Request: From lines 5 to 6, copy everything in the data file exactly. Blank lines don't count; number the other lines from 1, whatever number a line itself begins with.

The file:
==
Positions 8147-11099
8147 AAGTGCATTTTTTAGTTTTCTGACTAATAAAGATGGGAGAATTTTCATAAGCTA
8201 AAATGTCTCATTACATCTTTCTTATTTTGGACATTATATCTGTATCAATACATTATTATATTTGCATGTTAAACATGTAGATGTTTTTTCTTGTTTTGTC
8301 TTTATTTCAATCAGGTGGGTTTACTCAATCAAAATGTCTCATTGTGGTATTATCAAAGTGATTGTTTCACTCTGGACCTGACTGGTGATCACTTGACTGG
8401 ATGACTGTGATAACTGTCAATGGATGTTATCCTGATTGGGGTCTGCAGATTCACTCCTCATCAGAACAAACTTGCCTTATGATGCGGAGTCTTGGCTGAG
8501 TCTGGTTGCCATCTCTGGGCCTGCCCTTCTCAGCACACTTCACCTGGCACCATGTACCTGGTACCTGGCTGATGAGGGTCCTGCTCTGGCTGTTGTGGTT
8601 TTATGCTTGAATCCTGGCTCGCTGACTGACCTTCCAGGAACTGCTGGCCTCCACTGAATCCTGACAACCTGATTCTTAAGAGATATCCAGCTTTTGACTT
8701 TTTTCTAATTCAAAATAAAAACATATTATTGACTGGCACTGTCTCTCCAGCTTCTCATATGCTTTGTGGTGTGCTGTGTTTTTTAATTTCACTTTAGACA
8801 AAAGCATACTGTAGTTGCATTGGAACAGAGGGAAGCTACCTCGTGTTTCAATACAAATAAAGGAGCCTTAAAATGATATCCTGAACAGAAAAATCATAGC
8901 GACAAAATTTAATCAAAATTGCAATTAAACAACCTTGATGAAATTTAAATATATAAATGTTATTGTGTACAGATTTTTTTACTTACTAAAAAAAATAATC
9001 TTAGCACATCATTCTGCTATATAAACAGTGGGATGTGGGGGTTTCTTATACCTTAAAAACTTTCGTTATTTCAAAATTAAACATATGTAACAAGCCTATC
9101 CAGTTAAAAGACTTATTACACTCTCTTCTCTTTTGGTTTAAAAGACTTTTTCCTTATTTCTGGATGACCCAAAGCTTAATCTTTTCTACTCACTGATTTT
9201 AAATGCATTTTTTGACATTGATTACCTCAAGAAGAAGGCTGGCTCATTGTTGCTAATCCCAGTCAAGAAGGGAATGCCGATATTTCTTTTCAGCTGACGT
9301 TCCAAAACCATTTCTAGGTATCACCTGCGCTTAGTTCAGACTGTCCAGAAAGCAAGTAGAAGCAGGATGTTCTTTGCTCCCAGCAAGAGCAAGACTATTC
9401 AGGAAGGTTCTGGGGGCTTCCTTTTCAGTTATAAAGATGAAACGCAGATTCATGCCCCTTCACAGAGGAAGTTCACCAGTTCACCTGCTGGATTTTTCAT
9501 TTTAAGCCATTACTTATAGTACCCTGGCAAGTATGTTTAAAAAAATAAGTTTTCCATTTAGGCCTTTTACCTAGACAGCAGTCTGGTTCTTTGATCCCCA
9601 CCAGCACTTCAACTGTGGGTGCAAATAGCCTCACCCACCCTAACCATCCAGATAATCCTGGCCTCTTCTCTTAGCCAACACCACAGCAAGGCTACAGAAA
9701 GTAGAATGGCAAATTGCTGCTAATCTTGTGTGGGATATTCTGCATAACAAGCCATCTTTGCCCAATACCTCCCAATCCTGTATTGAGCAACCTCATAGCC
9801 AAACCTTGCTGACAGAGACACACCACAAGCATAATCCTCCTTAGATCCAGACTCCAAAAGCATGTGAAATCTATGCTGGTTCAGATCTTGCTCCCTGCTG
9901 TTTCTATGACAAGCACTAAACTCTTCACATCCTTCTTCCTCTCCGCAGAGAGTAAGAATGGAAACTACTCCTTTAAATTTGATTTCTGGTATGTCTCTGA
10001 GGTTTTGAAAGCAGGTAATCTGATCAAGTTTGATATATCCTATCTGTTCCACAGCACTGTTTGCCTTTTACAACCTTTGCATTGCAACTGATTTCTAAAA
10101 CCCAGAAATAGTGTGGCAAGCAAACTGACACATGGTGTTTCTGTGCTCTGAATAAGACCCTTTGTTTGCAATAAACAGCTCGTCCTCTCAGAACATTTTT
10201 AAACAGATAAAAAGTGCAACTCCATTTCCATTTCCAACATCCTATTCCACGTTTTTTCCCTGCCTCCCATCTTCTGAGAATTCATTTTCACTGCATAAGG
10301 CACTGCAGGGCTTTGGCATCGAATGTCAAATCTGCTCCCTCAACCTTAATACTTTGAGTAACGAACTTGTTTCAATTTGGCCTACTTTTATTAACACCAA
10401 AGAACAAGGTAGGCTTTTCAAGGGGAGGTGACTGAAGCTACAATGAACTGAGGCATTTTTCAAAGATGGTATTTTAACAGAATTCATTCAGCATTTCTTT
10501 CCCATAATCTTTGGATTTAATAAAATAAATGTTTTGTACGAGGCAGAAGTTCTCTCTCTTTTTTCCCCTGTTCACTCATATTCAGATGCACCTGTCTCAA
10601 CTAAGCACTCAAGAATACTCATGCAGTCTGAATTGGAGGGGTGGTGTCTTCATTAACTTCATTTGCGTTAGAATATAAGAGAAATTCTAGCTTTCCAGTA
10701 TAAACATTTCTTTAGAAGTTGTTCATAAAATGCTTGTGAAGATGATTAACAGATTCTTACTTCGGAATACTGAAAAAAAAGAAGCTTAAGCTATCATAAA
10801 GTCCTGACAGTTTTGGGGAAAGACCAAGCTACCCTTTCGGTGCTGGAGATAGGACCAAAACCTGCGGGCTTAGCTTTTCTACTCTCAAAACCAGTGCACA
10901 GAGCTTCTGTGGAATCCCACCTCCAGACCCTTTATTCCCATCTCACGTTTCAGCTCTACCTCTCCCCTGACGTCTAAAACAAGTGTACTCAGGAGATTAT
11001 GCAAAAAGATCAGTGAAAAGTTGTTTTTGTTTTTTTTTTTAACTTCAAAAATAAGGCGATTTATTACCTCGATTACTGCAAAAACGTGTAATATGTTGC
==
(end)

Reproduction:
8401 ATGACTGTGATAACTGTCAATGGATGTTATCCTGATTGGGGTCTGCAGATTCACTCCTCATCAGAACAAACTTGCCTTATGATGCGGAGTCTTGGCTGAG
8501 TCTGGTTGCCATCTCTGGGCCTGCCCTTCTCAGCACACTTCACCTGGCACCATGTACCTGGTACCTGGCTGATGAGGGTCCTGCTCTGGCTGTTGTGGTT